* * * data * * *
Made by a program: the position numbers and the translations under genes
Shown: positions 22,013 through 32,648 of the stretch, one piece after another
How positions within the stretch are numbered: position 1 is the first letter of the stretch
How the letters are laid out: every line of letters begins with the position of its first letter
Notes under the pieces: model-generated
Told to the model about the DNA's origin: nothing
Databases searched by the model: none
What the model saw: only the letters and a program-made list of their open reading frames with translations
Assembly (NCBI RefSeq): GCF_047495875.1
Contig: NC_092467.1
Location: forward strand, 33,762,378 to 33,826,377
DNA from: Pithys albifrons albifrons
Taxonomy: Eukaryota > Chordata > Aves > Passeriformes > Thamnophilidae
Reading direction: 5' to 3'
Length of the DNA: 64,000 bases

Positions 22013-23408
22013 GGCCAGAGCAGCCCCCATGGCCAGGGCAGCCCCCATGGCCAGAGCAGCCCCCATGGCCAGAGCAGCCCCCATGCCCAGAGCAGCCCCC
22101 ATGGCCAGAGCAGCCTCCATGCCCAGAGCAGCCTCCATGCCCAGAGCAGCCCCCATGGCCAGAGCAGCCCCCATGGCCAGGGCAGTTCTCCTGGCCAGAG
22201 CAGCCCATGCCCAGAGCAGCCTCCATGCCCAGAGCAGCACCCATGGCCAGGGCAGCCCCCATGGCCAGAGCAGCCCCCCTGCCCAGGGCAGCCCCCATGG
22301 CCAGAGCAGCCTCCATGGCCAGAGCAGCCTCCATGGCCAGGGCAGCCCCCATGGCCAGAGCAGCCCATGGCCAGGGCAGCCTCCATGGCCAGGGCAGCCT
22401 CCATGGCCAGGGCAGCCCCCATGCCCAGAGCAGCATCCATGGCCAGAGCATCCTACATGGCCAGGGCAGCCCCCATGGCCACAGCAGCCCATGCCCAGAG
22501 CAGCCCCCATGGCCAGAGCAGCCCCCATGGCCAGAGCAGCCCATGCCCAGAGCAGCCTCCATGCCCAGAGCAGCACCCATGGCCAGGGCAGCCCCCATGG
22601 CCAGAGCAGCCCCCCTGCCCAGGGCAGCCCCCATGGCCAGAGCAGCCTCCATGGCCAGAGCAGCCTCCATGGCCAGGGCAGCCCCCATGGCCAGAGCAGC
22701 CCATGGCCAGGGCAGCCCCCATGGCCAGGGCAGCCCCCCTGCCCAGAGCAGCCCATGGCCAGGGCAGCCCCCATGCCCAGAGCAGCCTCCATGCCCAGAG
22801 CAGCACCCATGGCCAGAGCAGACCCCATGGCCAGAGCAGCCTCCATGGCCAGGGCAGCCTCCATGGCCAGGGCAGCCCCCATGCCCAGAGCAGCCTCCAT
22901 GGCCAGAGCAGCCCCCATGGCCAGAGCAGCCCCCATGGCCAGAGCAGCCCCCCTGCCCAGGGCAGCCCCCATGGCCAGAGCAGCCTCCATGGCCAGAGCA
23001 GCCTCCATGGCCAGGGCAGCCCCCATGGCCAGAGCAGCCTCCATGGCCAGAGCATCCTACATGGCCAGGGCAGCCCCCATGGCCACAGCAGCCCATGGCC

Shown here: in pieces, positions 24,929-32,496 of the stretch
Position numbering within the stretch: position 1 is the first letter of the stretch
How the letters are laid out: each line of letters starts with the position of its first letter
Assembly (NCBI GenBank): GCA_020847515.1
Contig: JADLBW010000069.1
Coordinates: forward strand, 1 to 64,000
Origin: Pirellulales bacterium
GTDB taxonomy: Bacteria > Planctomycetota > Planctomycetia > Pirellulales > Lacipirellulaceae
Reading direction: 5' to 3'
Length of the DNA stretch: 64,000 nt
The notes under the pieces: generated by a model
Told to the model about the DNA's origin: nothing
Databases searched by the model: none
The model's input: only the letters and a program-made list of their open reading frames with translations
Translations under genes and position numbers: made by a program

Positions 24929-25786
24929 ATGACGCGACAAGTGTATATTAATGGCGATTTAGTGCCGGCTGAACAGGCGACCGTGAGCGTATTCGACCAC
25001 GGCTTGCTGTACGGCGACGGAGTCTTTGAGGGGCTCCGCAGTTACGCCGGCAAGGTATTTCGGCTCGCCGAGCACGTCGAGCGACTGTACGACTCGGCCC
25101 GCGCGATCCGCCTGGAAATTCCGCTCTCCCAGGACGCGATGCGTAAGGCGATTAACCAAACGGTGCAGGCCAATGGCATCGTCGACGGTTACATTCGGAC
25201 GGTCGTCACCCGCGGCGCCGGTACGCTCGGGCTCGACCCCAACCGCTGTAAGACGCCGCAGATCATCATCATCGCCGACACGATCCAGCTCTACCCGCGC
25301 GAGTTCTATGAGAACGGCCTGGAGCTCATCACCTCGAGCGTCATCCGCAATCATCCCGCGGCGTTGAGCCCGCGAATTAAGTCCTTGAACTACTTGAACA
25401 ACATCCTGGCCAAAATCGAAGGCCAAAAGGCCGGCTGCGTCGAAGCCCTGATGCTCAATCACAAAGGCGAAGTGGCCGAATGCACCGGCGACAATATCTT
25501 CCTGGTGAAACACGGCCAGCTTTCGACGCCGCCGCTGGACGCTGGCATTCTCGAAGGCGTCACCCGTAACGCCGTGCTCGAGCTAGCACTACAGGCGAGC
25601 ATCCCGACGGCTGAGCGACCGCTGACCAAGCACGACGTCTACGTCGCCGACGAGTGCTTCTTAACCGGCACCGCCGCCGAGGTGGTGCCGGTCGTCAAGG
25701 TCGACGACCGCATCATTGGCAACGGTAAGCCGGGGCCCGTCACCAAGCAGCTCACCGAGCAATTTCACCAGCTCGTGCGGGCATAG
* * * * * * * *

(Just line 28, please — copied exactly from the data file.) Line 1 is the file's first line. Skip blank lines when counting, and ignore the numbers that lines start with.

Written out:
Shown here: in pieces, positions 24,929-32,496 of the stretch